to us and family businesses that have given us excellent service."
These include Clack's reverse osmosis units, Ametek filters
and softeners with Fleck valves and a "brine-fill-
"We're residential, commercial and industrial," Curt said. "We have six trucks on the road for service, installation and salt delivery, not to mention bottled water and coolers. We stay within about 15 miles from our office. We're not interested in going all the way across the country or state for that matterjust within the boundaries of the county. We deliver salt to several thousand homes."
Trucks all have radios, allowing instant communication when a customer needs help. The motto is same-day service.
Advertising is primarily via personal reference: "The only advertising we do is on our trucks, yellow pages, a little radio and newspaper. Our main thing is satisfied customers and word of mouth. It's called using the user. They advertise for us."
When a customer comes in, Abendroth gives them 5-to-10 names of neighbors the dealership services and let's them sell the product for it: "We're dealing with fourth generation customers and if it's good enough for Mom and Dad, Grandma and Grandpa, then it's good enough for them and the kids. It's a combination that's hard to beat."
That's helped the Abendroth's survive the competition, of which there's been plenty in nearly 50 years. There are five Culligan dealerships and six independent dealerships in the area. But Curt calls it friendly competition that's kept everyone on their toes and working together amicably.
Where growth is expected in the next few years is in commercial/industrial jobs, which is being spearheaded by his son-in-law and vice president, Vince Kent: "It'll probably be the biggest year we've had and again, it's all by reputation. We've got a rash of quotes out and it looks like we're going to be favored on most of them," he says.
Jobs in this category the dealership has done include brewpubs, food processing, mobile home parks and an operation that breeds frogs50,000-60,000for high school biology labs to teach anatomy.
If he has any issues, he says they're moreso related to what he calls "razor blade" business practices, an analogy on selling razors to keep customers buying blades. Bigger initial profit comes from selling the blades as opposed to the razor. But if inline filters, for instance, are being sold to an assembler who sells them to a distributor then to him, his profit margin has been cut each time someone touches it. On the other hand, the manufacturer may sell the same inline filter directly to a mass retailer with a bulk discount, making his prices less competitive.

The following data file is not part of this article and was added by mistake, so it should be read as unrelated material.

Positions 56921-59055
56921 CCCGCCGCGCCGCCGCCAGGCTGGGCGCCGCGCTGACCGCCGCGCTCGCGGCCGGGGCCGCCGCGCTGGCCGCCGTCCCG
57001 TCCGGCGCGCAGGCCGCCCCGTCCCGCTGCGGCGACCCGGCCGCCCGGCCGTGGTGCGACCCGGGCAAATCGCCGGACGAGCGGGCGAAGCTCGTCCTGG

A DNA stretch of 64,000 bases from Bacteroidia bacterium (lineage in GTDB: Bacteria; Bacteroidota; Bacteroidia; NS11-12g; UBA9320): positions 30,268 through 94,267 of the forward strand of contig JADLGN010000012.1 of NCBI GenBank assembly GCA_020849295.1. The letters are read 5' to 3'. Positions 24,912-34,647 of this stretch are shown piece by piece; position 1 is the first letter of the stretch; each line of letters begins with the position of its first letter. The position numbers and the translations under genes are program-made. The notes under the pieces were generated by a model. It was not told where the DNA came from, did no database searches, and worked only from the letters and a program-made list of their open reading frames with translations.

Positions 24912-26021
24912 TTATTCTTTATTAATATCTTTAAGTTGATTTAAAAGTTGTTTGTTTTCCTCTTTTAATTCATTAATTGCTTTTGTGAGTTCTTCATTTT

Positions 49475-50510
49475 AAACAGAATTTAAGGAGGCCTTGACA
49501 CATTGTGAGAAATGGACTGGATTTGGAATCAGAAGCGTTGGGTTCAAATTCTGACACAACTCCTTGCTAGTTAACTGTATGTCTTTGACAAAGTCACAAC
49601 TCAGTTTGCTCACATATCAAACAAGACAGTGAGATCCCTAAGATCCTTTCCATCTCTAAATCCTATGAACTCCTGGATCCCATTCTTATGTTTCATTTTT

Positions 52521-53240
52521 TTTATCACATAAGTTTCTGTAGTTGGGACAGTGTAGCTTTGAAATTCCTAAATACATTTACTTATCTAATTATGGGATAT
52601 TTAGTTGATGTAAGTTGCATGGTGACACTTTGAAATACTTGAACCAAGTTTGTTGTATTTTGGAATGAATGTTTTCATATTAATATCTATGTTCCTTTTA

"Service is still an aspect of it, but there's a fine line on how much you can charge before you drive the customer away," Curt said. "But I'll be damned if I let the Big Boxes have that."
He also is concerned that more dealers aren't participating in the Water Quality Association. A former Wisconsin WQA president and WQA Board member, he and his wife haven't missed a convention in years. Abendroth is still active in the Retail Dealer Section and Ethics Committee.
"In fact, I was part of the board chapter that voted on the merger to form WQA and on the board of directors under Roy Russell II when he was president of its predecessor, the WCAI, and when his son Roy Russell III was WQA president. I think that's a distinction not too many people have today."
His wife, Diane, has been
integral to the business for 26 years. Daughter, Linda (Vince's wife),
joined a year ago.
"In fact, one of our
employees had the audacity to retire last year after being with us for
19 years," he said. "The youngest gal in the office has been
with us for over two years and replaced one that was here 19. We include
them all as part of the family. They're wonderful people."